Kenyans tops in London Marathon

Ray Maota

Emmanuel Mutai won the men’s race
in two hours, four minutes and 40
seconds – the fifth fastest time in the
marathon’s 30-year history.
(Image: WTOP)

Mary Keitany, who shaved 10 minutes off
her personal best time for a marathon
of this nature, recorded the fourth fastest
time in the women’s division since the
race’s inception.
(Image: Athletics Africa)

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Kenyans dominated the 2011 Virgin London Marathon on 17 April, winning both the men’s and women’s races.

Emmanuel Mutai won the men’s race in two hours, four minutes and 40 seconds – the fifth fastest time in the marathon’s 30-year history.

The women’s division was won by Mary Keitany, who broke a record that had been in place since 2005 with a time of two hours, 19 minutes and 19 seconds.

‘My dreams have come true’

The marathon – which is run past many of the city’s landmarks including the London Eye, Houses of Parliament and Tower of London, and ends in front of Buckingham Palace – boasted a field of nearly 35 000 runners in 2011.

The event is known for attracting an array of participants in elaborate costumes – many of whom dress up and run for charity. This year was no different and one running couple even donned masks resembling the soon-to-be-wed Prince William and Kate Middleton.

The 2011 marathon saw 33 new Guinness World Records being set, including the fastest jester to complete a marathon, the fastest male and female marathoners in superhero costumes and the fastest Roman legionary.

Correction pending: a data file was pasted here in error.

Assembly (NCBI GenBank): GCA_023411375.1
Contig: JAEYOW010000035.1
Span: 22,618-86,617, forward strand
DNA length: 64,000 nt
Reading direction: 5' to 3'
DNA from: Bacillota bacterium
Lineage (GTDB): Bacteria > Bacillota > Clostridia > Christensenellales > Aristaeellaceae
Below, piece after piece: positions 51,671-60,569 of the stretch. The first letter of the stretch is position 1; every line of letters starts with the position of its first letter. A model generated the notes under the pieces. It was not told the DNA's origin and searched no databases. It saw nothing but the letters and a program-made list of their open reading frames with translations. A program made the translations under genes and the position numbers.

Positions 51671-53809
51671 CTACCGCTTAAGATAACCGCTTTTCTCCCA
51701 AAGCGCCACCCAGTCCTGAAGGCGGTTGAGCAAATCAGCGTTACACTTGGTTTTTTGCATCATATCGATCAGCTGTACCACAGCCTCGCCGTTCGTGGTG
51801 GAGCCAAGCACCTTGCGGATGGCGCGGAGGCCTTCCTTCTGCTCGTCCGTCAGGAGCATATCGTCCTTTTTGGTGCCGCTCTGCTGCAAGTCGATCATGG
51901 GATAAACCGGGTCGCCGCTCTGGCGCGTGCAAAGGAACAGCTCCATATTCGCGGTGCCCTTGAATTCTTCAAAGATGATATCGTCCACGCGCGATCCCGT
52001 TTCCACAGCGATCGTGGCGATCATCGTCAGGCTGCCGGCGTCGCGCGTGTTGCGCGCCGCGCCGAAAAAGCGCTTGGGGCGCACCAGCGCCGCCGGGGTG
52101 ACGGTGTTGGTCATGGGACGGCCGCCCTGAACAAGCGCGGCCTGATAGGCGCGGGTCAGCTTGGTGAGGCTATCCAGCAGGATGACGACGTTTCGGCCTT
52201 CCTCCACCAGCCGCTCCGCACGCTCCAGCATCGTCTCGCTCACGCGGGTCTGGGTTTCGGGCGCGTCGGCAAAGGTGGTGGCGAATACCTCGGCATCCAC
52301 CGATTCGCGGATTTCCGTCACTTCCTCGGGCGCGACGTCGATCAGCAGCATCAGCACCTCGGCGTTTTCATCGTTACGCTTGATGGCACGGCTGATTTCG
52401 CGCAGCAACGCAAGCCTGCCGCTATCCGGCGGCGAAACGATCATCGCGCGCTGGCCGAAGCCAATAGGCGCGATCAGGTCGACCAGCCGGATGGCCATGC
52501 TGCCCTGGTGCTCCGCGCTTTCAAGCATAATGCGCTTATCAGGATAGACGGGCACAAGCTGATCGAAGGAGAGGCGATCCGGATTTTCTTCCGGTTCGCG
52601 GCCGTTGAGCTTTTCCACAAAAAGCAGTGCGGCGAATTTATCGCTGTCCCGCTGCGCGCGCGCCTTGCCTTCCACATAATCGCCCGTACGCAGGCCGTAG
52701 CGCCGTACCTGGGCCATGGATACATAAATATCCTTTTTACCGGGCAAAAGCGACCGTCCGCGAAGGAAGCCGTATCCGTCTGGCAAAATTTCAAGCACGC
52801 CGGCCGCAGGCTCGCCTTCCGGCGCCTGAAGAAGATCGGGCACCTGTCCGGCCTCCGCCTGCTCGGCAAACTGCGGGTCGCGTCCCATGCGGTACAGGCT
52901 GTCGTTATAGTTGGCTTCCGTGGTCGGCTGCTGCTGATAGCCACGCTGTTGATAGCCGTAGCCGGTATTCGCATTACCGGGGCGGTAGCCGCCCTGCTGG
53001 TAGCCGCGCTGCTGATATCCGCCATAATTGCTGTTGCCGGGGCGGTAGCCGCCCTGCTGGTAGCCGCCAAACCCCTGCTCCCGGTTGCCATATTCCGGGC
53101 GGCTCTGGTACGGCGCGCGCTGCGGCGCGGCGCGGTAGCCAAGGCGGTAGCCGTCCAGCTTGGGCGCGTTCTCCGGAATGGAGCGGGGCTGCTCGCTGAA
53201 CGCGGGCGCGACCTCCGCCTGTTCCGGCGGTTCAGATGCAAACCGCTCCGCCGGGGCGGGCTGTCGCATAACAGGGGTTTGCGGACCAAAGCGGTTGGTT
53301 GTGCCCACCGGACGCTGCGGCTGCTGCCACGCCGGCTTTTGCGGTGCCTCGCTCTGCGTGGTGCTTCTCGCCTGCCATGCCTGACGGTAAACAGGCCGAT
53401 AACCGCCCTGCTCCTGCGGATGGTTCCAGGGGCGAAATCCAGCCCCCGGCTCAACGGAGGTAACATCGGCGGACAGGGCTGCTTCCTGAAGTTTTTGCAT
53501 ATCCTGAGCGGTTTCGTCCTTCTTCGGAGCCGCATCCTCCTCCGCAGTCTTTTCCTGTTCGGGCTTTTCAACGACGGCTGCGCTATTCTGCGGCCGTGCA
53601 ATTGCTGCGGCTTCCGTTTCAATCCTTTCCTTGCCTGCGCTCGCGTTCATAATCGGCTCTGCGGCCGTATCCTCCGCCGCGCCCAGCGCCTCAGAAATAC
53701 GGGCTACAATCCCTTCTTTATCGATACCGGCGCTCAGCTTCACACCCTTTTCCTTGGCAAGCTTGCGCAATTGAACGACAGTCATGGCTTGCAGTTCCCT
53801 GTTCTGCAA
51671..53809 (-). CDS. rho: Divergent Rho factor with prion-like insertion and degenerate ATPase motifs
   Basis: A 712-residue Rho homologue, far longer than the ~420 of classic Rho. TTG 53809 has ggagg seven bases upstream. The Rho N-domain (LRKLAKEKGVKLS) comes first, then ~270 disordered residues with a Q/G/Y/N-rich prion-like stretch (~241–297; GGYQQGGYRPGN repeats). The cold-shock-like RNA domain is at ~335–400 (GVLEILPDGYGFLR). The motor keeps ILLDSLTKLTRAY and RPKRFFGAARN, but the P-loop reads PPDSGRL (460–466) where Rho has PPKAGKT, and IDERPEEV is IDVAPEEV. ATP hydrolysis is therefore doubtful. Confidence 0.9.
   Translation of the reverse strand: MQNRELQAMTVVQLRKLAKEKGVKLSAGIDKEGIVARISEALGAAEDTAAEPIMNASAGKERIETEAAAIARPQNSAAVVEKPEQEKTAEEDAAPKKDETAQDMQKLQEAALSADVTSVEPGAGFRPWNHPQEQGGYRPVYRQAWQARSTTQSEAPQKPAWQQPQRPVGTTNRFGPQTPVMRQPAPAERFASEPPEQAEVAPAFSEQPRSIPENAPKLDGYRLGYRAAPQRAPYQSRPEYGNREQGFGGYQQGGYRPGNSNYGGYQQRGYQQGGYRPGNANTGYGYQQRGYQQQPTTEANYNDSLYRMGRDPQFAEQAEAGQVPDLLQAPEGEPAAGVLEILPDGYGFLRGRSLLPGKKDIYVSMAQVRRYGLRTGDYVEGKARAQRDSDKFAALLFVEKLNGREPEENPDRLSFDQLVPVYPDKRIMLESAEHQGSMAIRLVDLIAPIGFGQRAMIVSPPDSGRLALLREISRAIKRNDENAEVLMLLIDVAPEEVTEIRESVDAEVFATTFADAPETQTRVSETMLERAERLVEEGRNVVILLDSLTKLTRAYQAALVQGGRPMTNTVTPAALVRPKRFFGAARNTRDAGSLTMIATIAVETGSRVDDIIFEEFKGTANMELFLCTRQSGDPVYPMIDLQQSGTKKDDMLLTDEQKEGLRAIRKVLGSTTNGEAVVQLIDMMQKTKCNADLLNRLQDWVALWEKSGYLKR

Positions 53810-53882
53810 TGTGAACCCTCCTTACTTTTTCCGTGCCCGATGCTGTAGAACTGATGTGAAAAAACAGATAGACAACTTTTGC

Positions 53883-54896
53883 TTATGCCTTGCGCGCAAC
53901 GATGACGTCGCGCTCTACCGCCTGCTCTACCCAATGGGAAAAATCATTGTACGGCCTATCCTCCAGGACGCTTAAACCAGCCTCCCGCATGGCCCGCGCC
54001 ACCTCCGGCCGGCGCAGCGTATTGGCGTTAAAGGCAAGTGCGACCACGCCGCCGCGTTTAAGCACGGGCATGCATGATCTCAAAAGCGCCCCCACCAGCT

Mutai would have shattered the world record set by Ethiopian marathon legend Haile Gebrselassie had he come in 41 seconds earlier. Although Mutai didn’t manage this, his winning margin of a minute and five seconds was the largest recorded since 1986.

Mutai, who was delighted to win his first major race, said: “My dreams have come true because I had it in my mind that one day I would win one of the five major marathons.

“I was second here and in New York last year, but today has finally come for me. My aim was just to win. I was not focusing on the time, but I tried my best to push it when I saw we were inside world-record pace at one stage.”

Keitany, who shaved 10 minutes off her personal best time for a marathon of this nature, recorded the fourth fastest time in the women’s division since the race’s inception.

“I think I surprised myself because I was running with the champion from last year and I was a bit scared, but then I started to believe in myself that I could do it and I feel very happy,” she said.

Running around London

The first London Marathon was run on 29 March 1981 after John Disley and Chris Brasher secured sponsorship of US$122,000 (R830 000) a year for three years from the man’s grooming conglomerate, Gillette.

Between 1981 and 2009, 746 635 runners had completed the London Marathon.

In 1993 the Golden Bond scheme was introduced to enable charities to buy guaranteed entries to the race for $488 (R3 324) each, which they give to runners unable to secure their own places. These runners then pledge a four-figure sum to the charities in return.

In 2007 $75-million (R511-million) was raised for good causes by runners. That year saw the London Marathon become a Guinness World Record breaker as the largest single annual fundraising event in the world. That record was broken again in 2008 when $76-million (R518-million) was raised.

An estimated $813-million (R5.5-billion) has been raised through the race since 1981 for charitable causes.

Sir Richard Branson’s Virgin Group was signed up as the race sponsor in 2010 and the term will end in 2014.